Once it's "in the box", the level is pretty much arbitrary. The headroom inside the mixer of any decent DAW is just completely absurd. You can't really pick up noise or distortion without deliberately adding them. Some plugins do add those things for one reason or another, and for those things obviously the level going into them matters. Most of those, though, have ways to adjust the input and output level right on them. What happens in between - before and after - again doesn't much matter. Things like basic EQs, delays, reverbs, should be completely linear (amplitude-wise) and will do exactly the same thing no matter how loud or soft the signal going through them. Things like compressors, limiters, saturators etc are non-linear on purpose, and of course depend on the level of the audio they're processing. Then there's "analog" plugins that might model the way that a piece of analog gear - even something that would otherwise be linear like EQ or delay - fails to actually be linear and adds noise or distortion. For those, it might not be immediately obvious that they react to the level in a non-linear way. But, you know, why would you be using it if you weren't looking for distortion? Crank it up, see what happens!

Ultimately, there is no "right way" to do it. Turn the knobs til it sounds good. Try not to clip your ADC because you can't easily remove that distortion later. Be careful not to clip your DAC because that will obscure your perception of what is actually happening in the mix. In between the two, you can do whatever the hell you want.


As for "leaving headroom" for the ME: In the digital realm, it's just not a thing. This is common "advice" based on a misunderstanding of the situation. Ideally, you would send a floating-point file to your ME and then it just literally would not matter where your peaks hit. Too quiet? They'll turn it up. Too loud? They'll turn it down. Even with a fixed bit file, as long as it's not way quiet or actually clipping, it's the same thing. If your file peaks at -1dbfs, and the ME really needs 6db of room to work, they just turn the thing down 5db. If they throw a fit over having to do that because you didn't, find a new ME. ;)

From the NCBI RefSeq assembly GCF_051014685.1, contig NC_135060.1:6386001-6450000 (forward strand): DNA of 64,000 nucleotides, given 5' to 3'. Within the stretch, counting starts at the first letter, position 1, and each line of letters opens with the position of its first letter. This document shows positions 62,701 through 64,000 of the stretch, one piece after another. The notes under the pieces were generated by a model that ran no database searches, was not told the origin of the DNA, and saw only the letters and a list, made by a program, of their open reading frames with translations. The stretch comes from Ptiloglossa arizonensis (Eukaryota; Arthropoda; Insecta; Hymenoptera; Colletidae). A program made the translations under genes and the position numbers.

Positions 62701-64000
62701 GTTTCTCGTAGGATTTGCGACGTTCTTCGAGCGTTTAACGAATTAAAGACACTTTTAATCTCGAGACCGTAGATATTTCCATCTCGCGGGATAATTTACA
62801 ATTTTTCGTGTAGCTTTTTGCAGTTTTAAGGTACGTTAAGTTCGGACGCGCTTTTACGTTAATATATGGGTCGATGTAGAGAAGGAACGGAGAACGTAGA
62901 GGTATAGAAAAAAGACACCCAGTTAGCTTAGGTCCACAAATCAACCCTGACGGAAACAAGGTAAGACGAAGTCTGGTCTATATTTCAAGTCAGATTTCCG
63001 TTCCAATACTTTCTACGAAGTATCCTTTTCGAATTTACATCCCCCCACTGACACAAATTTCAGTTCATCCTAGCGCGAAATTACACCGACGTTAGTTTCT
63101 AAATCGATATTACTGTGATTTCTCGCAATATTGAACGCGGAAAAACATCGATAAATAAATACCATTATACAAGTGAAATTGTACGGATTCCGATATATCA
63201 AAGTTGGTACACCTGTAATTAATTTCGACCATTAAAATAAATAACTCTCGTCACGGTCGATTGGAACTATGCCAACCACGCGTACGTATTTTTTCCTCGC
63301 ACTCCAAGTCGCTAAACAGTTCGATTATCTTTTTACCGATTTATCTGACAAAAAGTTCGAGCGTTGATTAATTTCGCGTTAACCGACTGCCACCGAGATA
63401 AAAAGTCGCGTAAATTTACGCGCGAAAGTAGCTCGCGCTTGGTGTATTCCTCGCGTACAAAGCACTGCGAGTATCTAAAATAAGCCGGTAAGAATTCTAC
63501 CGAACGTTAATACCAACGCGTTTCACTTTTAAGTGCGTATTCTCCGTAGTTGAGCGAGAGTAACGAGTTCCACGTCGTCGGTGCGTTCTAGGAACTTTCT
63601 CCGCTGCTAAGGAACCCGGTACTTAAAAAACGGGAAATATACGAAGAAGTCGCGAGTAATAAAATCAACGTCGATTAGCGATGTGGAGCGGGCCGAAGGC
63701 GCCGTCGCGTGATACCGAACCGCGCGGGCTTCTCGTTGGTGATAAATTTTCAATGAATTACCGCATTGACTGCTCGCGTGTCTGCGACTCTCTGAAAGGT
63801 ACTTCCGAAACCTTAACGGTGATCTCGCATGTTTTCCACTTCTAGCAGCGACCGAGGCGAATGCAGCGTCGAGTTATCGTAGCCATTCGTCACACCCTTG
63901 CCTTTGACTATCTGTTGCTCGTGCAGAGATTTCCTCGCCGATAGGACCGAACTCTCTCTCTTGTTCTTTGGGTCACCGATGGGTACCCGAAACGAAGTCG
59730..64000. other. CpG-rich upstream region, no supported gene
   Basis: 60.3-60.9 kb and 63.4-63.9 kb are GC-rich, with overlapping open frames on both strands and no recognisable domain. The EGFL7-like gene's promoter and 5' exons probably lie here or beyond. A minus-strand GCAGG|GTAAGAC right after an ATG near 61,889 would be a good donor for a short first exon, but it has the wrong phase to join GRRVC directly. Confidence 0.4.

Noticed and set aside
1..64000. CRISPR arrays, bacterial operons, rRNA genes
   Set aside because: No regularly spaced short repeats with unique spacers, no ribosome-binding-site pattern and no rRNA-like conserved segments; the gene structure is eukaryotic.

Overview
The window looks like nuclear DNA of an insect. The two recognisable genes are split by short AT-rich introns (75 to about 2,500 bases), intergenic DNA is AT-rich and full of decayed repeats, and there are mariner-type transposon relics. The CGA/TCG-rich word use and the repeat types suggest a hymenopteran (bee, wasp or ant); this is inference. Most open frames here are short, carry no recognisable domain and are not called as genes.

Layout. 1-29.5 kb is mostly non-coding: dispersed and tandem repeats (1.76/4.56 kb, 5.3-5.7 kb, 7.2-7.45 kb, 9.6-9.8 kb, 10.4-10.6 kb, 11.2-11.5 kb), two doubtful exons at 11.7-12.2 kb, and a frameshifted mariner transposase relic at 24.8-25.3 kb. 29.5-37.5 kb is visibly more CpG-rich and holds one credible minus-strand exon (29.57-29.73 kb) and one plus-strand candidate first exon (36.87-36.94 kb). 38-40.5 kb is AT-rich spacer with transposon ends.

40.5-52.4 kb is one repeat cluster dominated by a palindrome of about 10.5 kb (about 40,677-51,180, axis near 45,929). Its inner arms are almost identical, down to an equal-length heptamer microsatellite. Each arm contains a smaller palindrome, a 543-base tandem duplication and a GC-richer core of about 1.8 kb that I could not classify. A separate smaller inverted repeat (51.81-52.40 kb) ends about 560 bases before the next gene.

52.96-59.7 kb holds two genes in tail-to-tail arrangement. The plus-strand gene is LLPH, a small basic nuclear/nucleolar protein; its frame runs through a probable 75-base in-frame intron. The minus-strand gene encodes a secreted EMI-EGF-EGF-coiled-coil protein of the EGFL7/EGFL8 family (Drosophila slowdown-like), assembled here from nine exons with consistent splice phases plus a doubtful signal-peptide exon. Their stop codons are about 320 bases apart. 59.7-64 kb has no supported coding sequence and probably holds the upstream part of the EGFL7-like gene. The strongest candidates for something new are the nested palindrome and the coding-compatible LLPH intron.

What people actually mean when they say "leave headroom" is that you should leave for your ME some Dynamic Range to work with. Don't go smashing it into compression and limiting trying to get it to final/competitive level. That kind of thing is very difficult to undo effectively, and it's generally assumed that your ME will be able to do this better, cleaner, and more appropriately than you might.

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Re: gain staging. need help

Post by vvv » Mon Dec 25, 2017 7:07 pm

So for me, I try to keep unity gain between my analog chains (pre into compressor, etc.) and I try to keep incoming signals peaking less than -6dB into the computer.

Thereafter, my practice is to use EQ, limiters and compressors on most individual tracks to get them with a steady, usable gain level such that I am raising or lowering the gain on a given tracks at a given point for mix/drama/emotional purposes, not to make-up levels or lower the too loud.(Quick example: in mixing I want the rhythm guitar under the chorus - where I want it loudest - peaking at say -6dB, but lower under the verse at say -9dB. I want to do that with automation on the DAW immediately, not by ear verse by verse ... at least not at first.)